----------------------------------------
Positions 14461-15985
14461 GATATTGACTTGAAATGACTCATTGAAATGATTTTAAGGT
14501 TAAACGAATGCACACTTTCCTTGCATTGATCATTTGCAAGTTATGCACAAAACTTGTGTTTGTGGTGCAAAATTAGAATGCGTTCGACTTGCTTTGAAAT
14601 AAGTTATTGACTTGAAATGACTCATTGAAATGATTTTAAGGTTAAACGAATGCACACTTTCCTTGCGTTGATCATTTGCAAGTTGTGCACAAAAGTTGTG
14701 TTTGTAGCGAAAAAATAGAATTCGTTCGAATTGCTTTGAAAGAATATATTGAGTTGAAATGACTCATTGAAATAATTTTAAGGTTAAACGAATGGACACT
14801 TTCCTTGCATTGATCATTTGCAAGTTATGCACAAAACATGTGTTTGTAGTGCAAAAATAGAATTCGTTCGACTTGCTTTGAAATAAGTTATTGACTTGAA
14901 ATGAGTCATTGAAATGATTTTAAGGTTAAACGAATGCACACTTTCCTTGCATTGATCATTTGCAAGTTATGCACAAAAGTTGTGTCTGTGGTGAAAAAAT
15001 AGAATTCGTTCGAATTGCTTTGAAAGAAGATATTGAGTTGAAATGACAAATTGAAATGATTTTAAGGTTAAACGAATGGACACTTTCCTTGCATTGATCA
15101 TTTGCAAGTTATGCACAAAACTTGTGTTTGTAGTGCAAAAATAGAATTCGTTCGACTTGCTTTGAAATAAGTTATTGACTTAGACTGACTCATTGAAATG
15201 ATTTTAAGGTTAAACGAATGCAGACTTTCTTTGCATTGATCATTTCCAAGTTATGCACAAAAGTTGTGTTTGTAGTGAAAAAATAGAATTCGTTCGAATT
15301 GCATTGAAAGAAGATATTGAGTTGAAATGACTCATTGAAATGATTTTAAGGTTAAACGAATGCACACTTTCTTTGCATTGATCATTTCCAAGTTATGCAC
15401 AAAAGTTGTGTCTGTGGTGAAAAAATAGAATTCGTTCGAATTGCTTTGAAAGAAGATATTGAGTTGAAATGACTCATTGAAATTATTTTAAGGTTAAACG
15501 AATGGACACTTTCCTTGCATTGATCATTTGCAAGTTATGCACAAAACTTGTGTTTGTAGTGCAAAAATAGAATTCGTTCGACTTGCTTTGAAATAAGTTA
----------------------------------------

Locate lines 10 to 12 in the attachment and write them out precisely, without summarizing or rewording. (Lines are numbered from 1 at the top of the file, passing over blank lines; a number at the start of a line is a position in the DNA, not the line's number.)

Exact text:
15201 ATTTTAAGGTTAAACGAATGCAGACTTTCTTTGCATTGATCATTTCCAAGTTATGCACAAAAGTTGTGTTTGTAGTGAAAAAATAGAATTCGTTCGAATT
15301 GCATTGAAAGAAGATATTGAGTTGAAATGACTCATTGAAATGATTTTAAGGTTAAACGAATGCACACTTTCTTTGCATTGATCATTTCCAAGTTATGCAC
15401 AAAAGTTGTGTCTGTGGTGAAAAAATAGAATTCGTTCGAATTGCTTTGAAAGAAGATATTGAGTTGAAATGACTCATTGAAATTATTTTAAGGTTAAACG